In my opinion, the fourth Echo & The Bunnymen album is the highlight within their entire body of work. A look back at the beautiful Ocean Rain.
Echo & The Bunnymen
Liverpool, 1978: When singer Ian McCulloch was fired by Julian Cope from their band A Shallow Madness (which soon became The Teardrop Explodes), he formed the band Echo & The Bunnymen with Will Sergeant (guitar) and Les Pattison (bass). Initially the band used a drum machine for their rhythmic needs. By the time their debut album was released the band had enlisted drummer Pete De Freitas, making the band’s classic line-up complete. The band name was the result of someone shouting out silly names. ‘Echo & The Bunnymen’ was one of them. Not much thought went into the rather remarkable band name, at all.
In May 1979 the band debuted by releasing the single The Pictures On My Wall. Their debut album Crocodiles in 1980, was a huge success among critics and sold rather well (for a debut that is). The second album, 1981’s Heaven Up Here, was a bigger success, artistically and commercially.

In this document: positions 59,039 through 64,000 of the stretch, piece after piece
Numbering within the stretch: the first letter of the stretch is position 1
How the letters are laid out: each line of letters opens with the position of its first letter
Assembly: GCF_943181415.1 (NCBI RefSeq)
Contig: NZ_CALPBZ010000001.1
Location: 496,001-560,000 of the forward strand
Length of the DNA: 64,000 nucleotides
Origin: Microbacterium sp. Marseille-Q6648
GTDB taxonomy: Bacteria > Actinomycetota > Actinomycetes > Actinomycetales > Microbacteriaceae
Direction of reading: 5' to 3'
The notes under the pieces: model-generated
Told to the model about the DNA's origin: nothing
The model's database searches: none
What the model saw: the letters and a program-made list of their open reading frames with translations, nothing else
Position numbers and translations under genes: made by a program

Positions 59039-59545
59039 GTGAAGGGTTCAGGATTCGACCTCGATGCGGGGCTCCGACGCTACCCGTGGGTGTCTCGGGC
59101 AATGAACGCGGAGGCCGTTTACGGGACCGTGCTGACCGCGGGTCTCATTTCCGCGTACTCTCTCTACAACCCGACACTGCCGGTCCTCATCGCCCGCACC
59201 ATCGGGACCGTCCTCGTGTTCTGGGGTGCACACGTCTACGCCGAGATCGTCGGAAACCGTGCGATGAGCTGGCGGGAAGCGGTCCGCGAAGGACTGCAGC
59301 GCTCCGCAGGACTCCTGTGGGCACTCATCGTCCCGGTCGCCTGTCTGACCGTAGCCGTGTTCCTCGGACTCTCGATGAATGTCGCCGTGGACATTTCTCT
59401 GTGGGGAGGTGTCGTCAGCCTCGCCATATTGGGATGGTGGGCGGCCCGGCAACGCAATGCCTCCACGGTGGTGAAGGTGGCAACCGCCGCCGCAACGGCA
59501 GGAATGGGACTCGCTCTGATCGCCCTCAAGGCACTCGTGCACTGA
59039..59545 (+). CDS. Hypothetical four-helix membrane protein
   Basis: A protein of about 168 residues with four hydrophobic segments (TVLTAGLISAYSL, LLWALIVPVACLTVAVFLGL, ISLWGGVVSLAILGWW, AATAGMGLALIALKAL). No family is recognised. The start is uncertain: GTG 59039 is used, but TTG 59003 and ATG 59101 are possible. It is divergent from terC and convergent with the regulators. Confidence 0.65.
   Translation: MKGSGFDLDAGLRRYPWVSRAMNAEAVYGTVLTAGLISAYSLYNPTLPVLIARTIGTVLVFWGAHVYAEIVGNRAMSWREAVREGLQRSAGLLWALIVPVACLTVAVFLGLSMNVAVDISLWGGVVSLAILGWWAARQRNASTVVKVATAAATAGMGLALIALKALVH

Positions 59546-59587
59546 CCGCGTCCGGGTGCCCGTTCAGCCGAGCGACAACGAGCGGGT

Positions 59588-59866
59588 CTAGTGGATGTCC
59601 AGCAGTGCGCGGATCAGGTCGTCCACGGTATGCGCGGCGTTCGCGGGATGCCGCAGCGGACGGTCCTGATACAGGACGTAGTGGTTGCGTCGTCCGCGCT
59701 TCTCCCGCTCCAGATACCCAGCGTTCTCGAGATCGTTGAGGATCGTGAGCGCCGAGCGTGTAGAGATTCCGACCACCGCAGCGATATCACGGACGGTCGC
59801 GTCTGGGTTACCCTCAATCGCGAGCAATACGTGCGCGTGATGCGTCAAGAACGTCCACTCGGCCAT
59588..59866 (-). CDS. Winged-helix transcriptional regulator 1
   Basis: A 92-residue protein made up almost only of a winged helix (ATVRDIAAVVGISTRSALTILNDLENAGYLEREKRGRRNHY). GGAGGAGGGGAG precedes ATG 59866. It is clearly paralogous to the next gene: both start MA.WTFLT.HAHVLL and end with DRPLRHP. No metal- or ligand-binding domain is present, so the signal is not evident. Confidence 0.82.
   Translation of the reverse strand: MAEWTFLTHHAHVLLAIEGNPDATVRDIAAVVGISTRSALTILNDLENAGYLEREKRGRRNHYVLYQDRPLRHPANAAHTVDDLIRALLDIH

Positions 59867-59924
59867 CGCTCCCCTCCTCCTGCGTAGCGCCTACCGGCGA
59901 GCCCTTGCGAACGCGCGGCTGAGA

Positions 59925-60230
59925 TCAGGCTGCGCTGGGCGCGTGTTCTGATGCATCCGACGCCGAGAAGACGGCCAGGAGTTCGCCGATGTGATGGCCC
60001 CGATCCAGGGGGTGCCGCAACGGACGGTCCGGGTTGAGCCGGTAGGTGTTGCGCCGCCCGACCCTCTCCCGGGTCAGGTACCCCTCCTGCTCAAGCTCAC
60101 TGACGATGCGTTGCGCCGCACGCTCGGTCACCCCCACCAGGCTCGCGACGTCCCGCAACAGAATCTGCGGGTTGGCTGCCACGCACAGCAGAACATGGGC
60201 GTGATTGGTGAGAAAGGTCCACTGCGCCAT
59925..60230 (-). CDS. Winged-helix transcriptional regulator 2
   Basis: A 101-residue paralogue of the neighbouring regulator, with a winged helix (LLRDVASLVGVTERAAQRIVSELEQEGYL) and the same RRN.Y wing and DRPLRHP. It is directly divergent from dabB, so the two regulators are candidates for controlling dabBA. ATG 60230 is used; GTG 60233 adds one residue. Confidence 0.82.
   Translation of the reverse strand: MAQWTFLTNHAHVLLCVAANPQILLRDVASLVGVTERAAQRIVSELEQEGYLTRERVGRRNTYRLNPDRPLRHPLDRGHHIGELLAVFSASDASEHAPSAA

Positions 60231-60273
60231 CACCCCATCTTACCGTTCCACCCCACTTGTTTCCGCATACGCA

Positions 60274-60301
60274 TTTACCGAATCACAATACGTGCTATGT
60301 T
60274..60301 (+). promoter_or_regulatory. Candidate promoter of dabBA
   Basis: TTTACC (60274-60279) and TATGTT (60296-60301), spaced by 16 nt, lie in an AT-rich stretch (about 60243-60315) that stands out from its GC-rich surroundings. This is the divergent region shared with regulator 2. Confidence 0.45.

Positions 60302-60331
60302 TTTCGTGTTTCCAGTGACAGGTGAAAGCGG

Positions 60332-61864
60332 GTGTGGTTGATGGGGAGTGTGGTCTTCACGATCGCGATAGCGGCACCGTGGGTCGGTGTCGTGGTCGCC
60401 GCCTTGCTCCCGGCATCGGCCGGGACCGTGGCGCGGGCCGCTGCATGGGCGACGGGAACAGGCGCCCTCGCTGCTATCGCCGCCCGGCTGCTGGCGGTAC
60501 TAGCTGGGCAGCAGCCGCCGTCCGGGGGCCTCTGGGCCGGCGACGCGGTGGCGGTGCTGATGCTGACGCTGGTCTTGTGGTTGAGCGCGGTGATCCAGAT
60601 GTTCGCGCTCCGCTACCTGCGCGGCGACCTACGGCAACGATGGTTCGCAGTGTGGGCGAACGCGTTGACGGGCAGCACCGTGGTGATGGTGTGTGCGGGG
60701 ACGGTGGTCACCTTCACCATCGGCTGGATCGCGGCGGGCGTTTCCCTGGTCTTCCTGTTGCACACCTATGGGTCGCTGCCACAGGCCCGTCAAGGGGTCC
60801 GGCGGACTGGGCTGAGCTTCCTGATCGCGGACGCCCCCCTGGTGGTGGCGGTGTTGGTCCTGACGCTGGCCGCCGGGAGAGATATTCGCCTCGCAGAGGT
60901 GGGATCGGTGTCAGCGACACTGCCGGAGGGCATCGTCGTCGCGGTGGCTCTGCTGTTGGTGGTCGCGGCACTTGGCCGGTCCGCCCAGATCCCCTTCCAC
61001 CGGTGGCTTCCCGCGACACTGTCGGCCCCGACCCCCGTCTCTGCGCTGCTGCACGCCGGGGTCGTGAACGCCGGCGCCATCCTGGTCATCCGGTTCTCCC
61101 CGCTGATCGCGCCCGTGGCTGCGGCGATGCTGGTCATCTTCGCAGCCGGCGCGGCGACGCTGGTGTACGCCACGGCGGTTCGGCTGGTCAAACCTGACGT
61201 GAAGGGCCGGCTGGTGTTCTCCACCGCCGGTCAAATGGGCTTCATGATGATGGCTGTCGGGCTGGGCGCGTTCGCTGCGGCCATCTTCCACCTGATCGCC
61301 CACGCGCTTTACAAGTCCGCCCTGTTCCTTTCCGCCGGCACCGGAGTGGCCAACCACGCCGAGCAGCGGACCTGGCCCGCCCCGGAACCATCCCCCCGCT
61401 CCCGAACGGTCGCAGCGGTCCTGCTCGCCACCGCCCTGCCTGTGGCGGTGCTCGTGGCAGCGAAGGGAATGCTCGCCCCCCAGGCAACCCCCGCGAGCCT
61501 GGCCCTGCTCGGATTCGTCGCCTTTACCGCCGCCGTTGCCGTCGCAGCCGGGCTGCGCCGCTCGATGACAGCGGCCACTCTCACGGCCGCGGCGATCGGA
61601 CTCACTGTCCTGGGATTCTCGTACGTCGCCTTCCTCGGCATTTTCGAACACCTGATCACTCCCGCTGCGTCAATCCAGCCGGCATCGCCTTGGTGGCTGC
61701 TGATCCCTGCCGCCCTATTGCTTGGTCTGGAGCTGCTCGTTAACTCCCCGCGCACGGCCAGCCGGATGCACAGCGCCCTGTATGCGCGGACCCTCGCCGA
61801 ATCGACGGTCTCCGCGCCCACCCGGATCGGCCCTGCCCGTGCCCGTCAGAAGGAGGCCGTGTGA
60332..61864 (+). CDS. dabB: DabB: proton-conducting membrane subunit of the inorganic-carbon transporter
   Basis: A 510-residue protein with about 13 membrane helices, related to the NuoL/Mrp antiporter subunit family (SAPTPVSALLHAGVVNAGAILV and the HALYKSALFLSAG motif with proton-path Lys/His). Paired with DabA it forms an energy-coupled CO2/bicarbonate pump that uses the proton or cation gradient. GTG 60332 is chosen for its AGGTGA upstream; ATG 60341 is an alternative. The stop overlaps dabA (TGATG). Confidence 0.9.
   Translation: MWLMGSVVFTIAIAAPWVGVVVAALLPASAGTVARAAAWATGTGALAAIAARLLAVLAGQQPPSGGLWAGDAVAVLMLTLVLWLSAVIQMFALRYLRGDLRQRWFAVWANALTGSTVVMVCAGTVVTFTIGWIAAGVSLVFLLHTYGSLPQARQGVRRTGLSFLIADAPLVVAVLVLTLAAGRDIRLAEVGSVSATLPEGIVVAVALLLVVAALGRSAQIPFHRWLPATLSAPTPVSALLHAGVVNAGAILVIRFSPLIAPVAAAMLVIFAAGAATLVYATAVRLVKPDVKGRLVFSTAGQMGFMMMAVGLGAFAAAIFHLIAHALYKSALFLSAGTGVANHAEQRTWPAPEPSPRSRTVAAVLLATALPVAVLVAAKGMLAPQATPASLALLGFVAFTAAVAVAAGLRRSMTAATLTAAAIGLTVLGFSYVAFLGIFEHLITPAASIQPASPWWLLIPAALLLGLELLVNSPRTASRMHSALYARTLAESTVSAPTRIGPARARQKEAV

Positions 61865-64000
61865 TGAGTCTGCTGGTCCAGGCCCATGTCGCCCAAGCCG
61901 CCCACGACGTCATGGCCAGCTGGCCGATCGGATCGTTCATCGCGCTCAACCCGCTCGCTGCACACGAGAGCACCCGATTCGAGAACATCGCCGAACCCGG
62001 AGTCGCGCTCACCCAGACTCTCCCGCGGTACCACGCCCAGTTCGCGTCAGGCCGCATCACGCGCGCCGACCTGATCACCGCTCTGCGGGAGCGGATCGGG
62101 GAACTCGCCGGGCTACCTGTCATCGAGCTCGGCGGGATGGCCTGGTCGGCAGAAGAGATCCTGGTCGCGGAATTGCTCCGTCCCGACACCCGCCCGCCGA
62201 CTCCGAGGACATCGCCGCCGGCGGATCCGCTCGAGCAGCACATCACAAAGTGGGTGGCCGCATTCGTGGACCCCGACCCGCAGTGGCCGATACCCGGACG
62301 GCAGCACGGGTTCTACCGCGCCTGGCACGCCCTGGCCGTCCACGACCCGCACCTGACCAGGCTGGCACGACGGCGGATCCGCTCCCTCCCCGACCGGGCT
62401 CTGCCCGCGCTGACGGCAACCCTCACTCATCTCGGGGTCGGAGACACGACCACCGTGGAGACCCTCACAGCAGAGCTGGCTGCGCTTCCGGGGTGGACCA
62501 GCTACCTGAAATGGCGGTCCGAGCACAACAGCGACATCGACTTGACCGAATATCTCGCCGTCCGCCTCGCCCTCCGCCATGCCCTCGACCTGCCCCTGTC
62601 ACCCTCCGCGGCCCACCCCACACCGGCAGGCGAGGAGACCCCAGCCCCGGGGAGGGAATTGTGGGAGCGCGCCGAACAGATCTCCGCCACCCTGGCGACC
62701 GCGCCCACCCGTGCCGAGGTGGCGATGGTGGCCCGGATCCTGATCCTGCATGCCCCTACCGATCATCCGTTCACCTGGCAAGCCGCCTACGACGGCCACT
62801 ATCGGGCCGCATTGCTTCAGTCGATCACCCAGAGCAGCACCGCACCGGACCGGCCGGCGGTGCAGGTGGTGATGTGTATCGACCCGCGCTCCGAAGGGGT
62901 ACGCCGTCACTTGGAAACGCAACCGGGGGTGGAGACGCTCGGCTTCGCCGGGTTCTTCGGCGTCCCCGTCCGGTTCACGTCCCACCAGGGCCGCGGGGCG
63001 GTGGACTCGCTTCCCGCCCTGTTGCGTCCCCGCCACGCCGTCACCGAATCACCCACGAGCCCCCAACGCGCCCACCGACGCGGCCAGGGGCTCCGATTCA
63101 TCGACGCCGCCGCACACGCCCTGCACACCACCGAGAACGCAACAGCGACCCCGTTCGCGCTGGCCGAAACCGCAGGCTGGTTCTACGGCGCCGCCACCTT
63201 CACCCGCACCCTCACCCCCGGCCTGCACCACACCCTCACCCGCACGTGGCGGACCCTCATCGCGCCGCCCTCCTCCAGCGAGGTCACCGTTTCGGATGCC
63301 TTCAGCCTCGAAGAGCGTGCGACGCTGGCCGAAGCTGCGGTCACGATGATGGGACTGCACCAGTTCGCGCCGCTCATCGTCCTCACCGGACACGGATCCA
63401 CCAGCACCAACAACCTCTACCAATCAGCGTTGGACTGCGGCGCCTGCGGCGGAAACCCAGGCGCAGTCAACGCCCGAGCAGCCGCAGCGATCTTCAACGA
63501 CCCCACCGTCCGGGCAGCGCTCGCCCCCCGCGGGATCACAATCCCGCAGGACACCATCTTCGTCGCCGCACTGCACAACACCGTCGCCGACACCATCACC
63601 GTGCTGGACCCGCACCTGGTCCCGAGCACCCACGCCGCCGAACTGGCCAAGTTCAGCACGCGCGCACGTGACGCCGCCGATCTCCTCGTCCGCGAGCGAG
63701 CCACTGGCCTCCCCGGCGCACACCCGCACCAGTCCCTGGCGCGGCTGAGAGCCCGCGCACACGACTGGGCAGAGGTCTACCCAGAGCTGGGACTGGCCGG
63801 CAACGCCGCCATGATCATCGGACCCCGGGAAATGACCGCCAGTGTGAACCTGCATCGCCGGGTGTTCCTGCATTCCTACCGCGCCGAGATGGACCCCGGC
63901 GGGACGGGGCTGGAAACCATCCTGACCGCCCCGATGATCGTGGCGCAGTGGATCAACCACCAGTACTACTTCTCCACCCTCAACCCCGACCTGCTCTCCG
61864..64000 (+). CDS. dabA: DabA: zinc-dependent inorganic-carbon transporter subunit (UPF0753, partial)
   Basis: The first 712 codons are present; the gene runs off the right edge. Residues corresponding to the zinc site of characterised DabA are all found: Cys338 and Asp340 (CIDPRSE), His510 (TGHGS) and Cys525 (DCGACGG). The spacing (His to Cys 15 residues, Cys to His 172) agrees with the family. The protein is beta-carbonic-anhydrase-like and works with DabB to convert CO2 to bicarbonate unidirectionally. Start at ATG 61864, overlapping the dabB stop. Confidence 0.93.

In 1982 the band saw its first (single)hit success with the release of The Back Of Love, which was followed by the release of album number 3, 1983’s Porcupine, which was very successful. On January 20th, 1984, the single The Killing Moon was released, a beautiful dramatic song which served as the prelude to the upcoming new album. On April 13th, 1984, a second single, Silver, was released. The upcoming album was going to be something special. The advertising campaign wasn’t born out of modesty: after a remark by McCulloch the album was titled “The greatest album ever made”.